Alternative Asean Network on Burma
campaigns, advocacy and capacity-building for human rights


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The Tatmadaw’s four-year war in Kachin and Shan States has escalated. From September 2014 through February 2015, Tatmadaw troops clashed with ethnic armed groups, the Kachin Independence Army (KIA), the Ta’ang National Liberation Army (TNLA), the Shan State Army – South (SSA-S), and the Shan State Army – North (SSA-N), at least 110 times.

In February, the Tatmadaw launched a new offensive against the Kokang, using ground and air attacks. This is the first offensive in the area since the SPDC army attacked the Myanmar National Democratic Alliance Army (MNDAA) in the 2009 ‘Kokang Incident.’

The Tatmadaw continued to attack and fire on civilian targets as part of its offensive, and restricted aid to IDPs in KIA-controlled areas. Tatmadaw troops committed human rights abuses against civilians with impunity, including acts of sexual violence against women.

The Tatmadaw’s continued attacks in ethnic areas, particularly on civilians, has seriously undermined the peace process, with ethnic armed groups refusing to sign the nationwide ceasefire agreement until the regime gives them political guarantees.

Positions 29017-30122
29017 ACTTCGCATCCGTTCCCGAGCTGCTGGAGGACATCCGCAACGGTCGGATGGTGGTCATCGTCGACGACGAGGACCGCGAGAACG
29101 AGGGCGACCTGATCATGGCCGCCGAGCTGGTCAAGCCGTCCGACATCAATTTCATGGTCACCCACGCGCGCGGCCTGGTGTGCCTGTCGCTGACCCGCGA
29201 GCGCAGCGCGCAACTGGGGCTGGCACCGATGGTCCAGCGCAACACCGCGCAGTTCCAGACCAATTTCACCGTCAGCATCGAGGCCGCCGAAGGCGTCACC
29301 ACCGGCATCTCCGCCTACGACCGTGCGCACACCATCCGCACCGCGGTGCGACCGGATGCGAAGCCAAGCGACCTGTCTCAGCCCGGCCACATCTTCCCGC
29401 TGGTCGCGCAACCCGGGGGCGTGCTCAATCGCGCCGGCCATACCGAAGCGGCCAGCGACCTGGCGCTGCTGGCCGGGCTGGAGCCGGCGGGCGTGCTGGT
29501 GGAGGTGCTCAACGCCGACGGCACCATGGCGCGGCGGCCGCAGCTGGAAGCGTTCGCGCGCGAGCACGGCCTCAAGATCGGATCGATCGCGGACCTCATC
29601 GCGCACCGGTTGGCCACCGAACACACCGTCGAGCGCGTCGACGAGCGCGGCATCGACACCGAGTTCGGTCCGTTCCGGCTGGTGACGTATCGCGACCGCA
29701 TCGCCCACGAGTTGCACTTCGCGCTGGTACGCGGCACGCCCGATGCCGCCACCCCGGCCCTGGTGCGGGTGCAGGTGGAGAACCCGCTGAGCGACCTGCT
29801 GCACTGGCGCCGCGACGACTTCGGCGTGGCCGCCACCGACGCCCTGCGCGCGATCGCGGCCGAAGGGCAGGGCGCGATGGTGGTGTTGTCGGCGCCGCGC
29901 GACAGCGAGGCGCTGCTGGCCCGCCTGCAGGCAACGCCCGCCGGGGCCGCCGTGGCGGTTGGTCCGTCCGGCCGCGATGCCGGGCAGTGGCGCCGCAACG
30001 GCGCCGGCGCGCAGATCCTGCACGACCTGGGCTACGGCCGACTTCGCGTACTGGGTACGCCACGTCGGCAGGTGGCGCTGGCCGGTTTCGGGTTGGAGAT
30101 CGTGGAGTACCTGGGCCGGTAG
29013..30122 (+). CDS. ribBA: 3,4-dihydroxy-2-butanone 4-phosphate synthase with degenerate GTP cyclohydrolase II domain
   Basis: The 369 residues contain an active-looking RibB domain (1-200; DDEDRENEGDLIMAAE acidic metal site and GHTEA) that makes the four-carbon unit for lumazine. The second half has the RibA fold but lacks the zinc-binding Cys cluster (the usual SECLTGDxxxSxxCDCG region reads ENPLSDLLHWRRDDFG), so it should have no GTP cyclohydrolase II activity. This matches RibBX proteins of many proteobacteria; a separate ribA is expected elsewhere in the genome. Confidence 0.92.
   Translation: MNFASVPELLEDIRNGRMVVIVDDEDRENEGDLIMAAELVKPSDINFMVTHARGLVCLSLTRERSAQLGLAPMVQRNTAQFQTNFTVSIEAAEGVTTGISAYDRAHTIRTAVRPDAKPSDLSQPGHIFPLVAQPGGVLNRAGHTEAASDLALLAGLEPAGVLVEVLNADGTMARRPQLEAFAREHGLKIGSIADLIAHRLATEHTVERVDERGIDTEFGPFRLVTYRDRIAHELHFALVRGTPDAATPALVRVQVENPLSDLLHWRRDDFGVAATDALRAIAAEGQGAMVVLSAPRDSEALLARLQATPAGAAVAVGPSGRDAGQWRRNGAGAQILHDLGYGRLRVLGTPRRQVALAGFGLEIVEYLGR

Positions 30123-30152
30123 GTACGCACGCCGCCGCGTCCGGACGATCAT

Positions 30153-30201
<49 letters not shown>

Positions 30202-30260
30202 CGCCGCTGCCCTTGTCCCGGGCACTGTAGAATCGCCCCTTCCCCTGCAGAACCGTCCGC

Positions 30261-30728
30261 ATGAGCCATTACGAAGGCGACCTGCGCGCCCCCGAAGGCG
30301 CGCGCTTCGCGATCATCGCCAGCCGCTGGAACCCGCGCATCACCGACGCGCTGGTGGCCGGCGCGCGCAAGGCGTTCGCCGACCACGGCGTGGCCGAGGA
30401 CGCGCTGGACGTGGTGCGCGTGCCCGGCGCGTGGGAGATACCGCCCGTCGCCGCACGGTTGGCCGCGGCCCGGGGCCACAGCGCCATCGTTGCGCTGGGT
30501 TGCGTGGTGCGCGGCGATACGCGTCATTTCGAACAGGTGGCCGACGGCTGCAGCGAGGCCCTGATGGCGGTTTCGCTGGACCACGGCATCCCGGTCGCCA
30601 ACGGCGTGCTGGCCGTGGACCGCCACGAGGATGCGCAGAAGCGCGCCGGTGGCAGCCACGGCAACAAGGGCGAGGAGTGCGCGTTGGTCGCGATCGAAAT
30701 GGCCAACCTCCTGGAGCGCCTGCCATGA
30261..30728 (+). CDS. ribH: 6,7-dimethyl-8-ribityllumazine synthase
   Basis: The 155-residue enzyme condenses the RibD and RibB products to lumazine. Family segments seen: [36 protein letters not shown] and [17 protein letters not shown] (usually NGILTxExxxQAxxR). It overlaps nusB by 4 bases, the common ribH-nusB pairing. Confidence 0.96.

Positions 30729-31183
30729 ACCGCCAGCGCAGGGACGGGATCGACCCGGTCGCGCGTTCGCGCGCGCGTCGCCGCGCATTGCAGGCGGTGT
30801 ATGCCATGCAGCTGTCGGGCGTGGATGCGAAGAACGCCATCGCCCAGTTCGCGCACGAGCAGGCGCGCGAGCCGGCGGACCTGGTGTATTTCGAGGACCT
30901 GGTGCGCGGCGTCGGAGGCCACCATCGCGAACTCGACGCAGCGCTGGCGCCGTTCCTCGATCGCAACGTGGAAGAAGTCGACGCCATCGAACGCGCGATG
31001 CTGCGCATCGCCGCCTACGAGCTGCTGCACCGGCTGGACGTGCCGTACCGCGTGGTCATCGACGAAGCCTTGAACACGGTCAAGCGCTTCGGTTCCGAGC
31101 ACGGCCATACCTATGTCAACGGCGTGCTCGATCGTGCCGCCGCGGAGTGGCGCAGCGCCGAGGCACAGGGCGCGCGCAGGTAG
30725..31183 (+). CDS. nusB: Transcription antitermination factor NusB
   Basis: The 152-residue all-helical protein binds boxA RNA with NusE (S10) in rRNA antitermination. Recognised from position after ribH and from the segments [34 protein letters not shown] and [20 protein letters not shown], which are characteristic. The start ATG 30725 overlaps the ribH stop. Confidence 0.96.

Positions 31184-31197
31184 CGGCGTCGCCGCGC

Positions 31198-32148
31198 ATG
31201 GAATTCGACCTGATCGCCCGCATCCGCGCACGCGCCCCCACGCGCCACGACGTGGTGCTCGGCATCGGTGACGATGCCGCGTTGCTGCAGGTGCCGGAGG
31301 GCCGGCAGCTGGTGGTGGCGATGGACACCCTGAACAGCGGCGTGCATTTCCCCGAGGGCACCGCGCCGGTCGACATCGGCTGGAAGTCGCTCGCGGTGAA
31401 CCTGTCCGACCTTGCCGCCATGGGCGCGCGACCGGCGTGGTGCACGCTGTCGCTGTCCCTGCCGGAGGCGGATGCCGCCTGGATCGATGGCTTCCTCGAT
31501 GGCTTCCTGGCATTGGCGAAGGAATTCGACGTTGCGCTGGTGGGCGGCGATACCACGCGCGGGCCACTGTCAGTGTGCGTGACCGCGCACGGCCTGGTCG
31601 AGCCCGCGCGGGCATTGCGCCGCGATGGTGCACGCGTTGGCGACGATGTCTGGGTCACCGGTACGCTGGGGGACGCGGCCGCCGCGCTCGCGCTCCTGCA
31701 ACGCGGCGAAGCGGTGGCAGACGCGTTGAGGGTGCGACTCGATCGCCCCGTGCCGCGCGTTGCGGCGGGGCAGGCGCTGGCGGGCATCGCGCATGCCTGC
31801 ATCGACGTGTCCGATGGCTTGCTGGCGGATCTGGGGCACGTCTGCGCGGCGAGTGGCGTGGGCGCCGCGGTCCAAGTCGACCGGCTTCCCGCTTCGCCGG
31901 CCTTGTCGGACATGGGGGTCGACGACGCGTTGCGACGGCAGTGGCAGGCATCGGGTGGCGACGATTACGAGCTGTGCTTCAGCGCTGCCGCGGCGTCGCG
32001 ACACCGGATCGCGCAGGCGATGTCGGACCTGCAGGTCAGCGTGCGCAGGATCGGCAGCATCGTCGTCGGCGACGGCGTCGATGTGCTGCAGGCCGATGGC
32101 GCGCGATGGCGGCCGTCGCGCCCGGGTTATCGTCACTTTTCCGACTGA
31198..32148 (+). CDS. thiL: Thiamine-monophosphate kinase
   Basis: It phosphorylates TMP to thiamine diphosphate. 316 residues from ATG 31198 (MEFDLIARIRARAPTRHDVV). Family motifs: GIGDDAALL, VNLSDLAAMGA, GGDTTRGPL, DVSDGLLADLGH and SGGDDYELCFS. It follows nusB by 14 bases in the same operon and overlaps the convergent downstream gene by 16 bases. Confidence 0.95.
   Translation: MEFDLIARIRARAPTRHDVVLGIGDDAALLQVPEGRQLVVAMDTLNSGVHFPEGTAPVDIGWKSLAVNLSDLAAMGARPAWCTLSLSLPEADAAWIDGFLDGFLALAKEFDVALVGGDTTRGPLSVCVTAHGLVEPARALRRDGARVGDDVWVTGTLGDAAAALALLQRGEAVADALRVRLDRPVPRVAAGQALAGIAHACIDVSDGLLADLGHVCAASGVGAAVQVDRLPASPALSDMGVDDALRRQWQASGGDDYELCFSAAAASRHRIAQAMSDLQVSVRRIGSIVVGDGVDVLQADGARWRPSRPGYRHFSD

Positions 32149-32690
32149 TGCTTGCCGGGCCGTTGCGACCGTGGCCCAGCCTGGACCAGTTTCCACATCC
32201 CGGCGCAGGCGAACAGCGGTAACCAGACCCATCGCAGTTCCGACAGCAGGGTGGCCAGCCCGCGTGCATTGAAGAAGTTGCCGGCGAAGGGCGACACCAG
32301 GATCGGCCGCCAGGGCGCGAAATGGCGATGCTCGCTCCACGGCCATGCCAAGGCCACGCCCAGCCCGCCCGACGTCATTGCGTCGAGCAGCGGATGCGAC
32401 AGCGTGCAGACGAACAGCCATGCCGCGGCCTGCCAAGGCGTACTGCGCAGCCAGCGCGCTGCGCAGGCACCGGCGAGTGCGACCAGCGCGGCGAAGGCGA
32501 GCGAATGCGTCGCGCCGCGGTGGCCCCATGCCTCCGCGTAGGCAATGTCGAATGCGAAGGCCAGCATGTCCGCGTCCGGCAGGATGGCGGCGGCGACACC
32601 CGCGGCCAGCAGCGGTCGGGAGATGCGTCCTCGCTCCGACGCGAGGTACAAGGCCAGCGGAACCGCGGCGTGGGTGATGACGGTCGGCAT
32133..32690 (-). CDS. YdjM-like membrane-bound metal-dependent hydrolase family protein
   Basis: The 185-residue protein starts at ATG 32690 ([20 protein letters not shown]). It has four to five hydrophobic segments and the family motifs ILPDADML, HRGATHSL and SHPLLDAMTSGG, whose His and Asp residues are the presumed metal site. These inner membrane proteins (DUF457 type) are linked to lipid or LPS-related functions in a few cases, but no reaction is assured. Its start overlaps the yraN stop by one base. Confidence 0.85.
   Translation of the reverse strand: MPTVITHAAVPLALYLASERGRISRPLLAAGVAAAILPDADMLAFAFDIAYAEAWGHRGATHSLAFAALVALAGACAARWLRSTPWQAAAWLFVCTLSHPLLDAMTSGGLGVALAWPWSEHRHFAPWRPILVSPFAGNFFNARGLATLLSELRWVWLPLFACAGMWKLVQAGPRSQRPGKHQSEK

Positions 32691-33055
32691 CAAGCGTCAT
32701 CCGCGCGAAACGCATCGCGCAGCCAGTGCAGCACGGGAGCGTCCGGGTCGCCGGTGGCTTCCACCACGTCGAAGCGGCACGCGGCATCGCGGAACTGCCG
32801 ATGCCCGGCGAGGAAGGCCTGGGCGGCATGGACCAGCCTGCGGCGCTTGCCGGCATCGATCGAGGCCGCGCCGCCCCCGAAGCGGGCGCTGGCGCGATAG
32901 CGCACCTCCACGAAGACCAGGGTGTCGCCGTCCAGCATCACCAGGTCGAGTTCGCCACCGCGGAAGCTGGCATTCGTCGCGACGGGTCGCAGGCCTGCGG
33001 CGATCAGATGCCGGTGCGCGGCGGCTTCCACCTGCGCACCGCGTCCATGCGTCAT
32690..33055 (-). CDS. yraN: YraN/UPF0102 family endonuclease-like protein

President Thein Sein failed to keep his promise to release all political prisoners by the end of 2013. Authorities continue to use repressive laws to arrest and prosecute activists, farmers, and human rights defenders, including those opposing land confiscation. The trend of rising arrests in 2014 continued into 2015: At the end of January 2015, there were 159 political prisoners incarcerated in Burma, with 213 activists awaiting trial for political actions.

The persecution of journalists continues. The regime sentenced more media workers to prison terms in 2014 for publishing ‘undesirable’ material. Tatmadaw soldiers detained and killed freelance journalist Aung Kyaw Naing (aka Par Gyi), who was covering an outbreak of fighting in Mon State.